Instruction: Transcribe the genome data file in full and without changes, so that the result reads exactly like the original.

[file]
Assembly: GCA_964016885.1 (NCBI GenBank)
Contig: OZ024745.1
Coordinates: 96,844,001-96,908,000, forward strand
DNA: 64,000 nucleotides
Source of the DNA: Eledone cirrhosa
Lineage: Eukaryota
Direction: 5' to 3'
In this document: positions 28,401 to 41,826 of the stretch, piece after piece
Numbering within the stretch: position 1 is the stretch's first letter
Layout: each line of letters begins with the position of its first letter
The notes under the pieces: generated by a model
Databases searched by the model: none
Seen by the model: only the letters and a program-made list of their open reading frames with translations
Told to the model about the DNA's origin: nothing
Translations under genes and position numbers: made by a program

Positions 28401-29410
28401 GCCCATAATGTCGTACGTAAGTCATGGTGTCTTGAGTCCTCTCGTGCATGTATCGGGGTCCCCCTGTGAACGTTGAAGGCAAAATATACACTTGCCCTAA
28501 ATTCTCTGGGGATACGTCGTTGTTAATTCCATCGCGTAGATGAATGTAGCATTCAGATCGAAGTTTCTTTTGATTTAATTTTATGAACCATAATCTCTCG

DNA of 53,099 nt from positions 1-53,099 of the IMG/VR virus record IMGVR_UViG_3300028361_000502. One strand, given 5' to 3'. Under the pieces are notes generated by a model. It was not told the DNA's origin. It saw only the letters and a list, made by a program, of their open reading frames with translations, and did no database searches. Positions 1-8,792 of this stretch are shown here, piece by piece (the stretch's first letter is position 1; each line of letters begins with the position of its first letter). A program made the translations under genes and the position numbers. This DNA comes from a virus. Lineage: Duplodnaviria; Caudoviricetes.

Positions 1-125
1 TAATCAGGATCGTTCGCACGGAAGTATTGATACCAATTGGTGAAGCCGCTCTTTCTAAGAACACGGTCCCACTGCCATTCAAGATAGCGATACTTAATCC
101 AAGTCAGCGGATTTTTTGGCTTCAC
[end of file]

Assembly: GCA_964016885.1 (NCBI GenBank)
Contig: OZ024745.1
Coordinates: 96,844,001-96,908,000, forward strand
DNA: 64,000 nucleotides
Source of the DNA: Eledone cirrhosa
Lineage: Eukaryota
Direction: 5' to 3'
In this document: positions 28,401 to 41,826 of the stretch, piece after piece
Numbering within the stretch: position 1 is the stretch's first letter
Layout: each line of letters begins with the position of its first letter
The notes under the pieces: generated by a model
Databases searched by the model: none
Seen by the model: only the letters and a program-made list of their open reading frames with translations
Told to the model about the DNA's origin: nothing
Translations under genes and position numbers: made by a program

Positions 28401-29410
28401 GCCCATAATGTCGTACGTAAGTCATGGTGTCTTGAGTCCTCTCGTGCATGTATCGGGGTCCCCCTGTGAACGTTGAAGGCAAAATATACACTTGCCCTAA
28501 ATTCTCTGGGGATACGTCGTTGTTAATTCCATCGCGTAGATGAATGTAGCATTCAGATCGAAGTTTCTTTTGATTTAATTTTATGAACCATAATCTCTCG

DNA of 53,099 nt from positions 1-53,099 of the IMG/VR virus record IMGVR_UViG_3300028361_000502. One strand, given 5' to 3'. Under the pieces are notes generated by a model. It was not told the DNA's origin. It saw only the letters and a list, made by a program, of their open reading frames with translations, and did no database searches. Positions 1-8,792 of this stretch are shown here, piece by piece (the stretch's first letter is position 1; each line of letters begins with the position of its first letter). A program made the translations under genes and the position numbers. This DNA comes from a virus. Lineage: Duplodnaviria; Caudoviricetes.

Positions 1-125
1 TAATCAGGATCGTTCGCACGGAAGTATTGATACCAATTGGTGAAGCCGCTCTTTCTAAGAACACGGTCCCACTGCCATTCAAGATAGCGATACTTAATCC
101 AAGTCAGCGGATTTTTTGGCTTCAC